Student Loan Bill finally passed. Shame on everyone.

According to the Federal Reserve Bank of New York, there is close to $1,000,000,000,000.00 (that’s One Trillion) dollars of outstanding student loan debt in the United States today.  That’s more than the GDP of Turkey.  I don’t know what GDP really computes to you and neither do you, but suffice to say it’s a lot of money.  Now, onto the really good stuff :  “Of the 37 million borrowers who have outstanding student loan balances, 14%, or about 5.4 million borrowers, have at least one past due student loan account.”  And, according to the good old Federal Reserve Bank of New York, “…Together, these past due balances sum to $85 billion, or roughly 10 percent of the total outstanding student loan balance.”  But this doesn’t really paint an accurate picture.  Because many students can defer their payments while still in school and for a short period of time after graduating.  The larger problem is that student loan debt is not shrinking.  While students may be paying their loans, many of the loans (due to partial payment, interest only payments and other repayment plans) are actually growing. Good times.


Now, let’s discuss college prices.  According to Bloomberg, the cost of a college degree has increased, oh, about 1,120% in the past 30 years.  “But Daniel, thirty years is a long time.  Prices increase.  You can’t just throw out a number like that.”  Yes we can (wink).  Let’s compare that percentage increase to the increase of medicine (because everyone screams how much costs in health care have increased.)  In that same 30 year period, the cost of medicine has increased 601%.  That’s half the percentage increase of going to college.  Again, health care costs have increased at half the clip of the cost of education in the same period.   According to the U.S. Department of Education,   In the past 10 years, Between 2000–01 and 2010–11, prices for undergraduate tuition, room, and board at public institutions rose 42 percent, and prices at private not-for-profit institutions rose 31 percent, after adjustment for inflation.  


The above does not even mention the actual, real economic impact that student loans are having on the broader economy.  According to the American Institute of CPA’s 75 percent of student debtors had made personal or financial sacrifices because of their student loan payments. Forty-one percent have postponed contributions to retirement plans, 40 percent have delayed car purchases, and 29 percent have put off buying a house.


So, because of this obvious, real crisis this Country is facing, Congress finally put there partisan bickering aside and passed an absolutely pragmatic and rational stupefying bill that does almost nothing to address the crisis we are going to face very, very soon. This new bill, to be signed by President Obama, would “lower” the rates that doubled because Congress failed to find a solution by July 1, 2013.  Further, it will tie the rate of loans to the overall economy.  According the USA Today, the bill will offer lower rates for most students now but higher ones down the line if the economy improves as forecast.  Magical.  And great news, grads; interest rates would not top 8.25% for undergraduates. Graduate students not pay rates higher than 9.5%, and parents’ rates would top out at 10.5%.  We are victorious.  Parents have clearly won here as they will not be paying mafia money on these loans unless and until the overall economy picks up, and, as we all know, this is great because middle class parents who send their kids to college and need these loans, have seen their wages increase  stay flat over the past 10 years.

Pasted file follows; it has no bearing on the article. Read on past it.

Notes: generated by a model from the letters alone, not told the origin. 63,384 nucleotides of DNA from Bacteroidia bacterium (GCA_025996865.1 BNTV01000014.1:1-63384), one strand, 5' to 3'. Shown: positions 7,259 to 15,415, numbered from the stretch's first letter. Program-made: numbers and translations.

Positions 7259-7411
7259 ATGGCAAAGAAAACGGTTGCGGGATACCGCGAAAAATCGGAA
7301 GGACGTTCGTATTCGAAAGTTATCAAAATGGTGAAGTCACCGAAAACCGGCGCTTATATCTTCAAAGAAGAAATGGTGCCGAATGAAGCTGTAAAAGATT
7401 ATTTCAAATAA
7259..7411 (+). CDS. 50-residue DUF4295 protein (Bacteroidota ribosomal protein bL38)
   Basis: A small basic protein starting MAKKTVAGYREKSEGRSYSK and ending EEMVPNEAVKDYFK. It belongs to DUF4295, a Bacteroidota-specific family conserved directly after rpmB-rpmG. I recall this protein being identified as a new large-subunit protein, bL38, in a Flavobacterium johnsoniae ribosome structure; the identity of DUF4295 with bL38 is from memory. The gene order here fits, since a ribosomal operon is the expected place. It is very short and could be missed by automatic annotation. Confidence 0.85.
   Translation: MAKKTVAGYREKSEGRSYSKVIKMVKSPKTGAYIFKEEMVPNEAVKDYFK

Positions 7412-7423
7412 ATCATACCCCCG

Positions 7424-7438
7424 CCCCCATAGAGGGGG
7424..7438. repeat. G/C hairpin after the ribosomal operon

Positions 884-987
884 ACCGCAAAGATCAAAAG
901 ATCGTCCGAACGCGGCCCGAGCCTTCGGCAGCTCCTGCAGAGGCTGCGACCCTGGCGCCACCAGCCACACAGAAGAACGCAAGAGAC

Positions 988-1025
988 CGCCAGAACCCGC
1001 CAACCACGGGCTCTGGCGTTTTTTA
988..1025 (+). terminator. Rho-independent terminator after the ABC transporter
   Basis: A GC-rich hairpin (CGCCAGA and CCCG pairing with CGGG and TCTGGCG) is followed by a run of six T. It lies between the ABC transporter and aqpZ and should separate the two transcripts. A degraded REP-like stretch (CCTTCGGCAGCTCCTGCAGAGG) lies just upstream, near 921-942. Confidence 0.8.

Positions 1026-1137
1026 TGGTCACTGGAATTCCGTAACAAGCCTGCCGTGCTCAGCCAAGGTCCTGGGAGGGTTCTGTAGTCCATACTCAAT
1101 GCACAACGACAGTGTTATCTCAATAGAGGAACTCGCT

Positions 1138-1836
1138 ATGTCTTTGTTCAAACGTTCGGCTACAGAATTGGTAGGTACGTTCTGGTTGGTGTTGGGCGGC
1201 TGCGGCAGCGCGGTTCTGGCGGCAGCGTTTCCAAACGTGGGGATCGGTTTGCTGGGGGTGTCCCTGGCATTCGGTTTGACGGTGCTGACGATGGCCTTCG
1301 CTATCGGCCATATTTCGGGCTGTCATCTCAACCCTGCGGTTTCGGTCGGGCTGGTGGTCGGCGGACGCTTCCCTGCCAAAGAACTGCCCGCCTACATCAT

So far, there has been no movement on stopping the somewhat obscene tuition hikes across the board (along with budget cuts to state schools).  There’s been absolutely nothing done to address the concerns of re-payment for students who can’t get jobs.  And, unless, you an prove that you are blind, have diabetes, a hernia, problems with your hands, are and have been unemployed, and live with your dad in a tiny room in a rural area of the Country with absolutely no access to public transportation, you’ve got basically no shot of getting rid of your student loans in Bankruptcy.  C’est la vie, amirite?!


It is nothing short of disgraceful to suggest this Student Loan bill was evidence of bi-partisanship, unless you consider bi-partisanship as Congress getting together, and, in unison, kicking tremendous cans down the road.  Except the cans are our future generations.  And you’re kicking them off a financial cliff.  And you’re standing under that cliff and are about to get hit in the….you get the point.


I’m not sure what special interests have been lobbying on this bill, and frankly, I really do not care.  I have clients at my office with $1000 in credit card debt because they are “financially responsible” and $75,000 in student loan debt because, you know, they went to college(crazy kids!)  They now suffer. To similarly suggest that future generations should be forced to pay more and more and more to a bloated field that raises costs and budgets at a clip that would make the Department of Defense blush is ridiculous, when in the same breadth the same politicians on both sides of the aisle scream “middle class” and “investing in our future.”  And yet this is not speculative.  We know where this is heading and we know how bad the consequences will be for all of us.  Shame on everyone.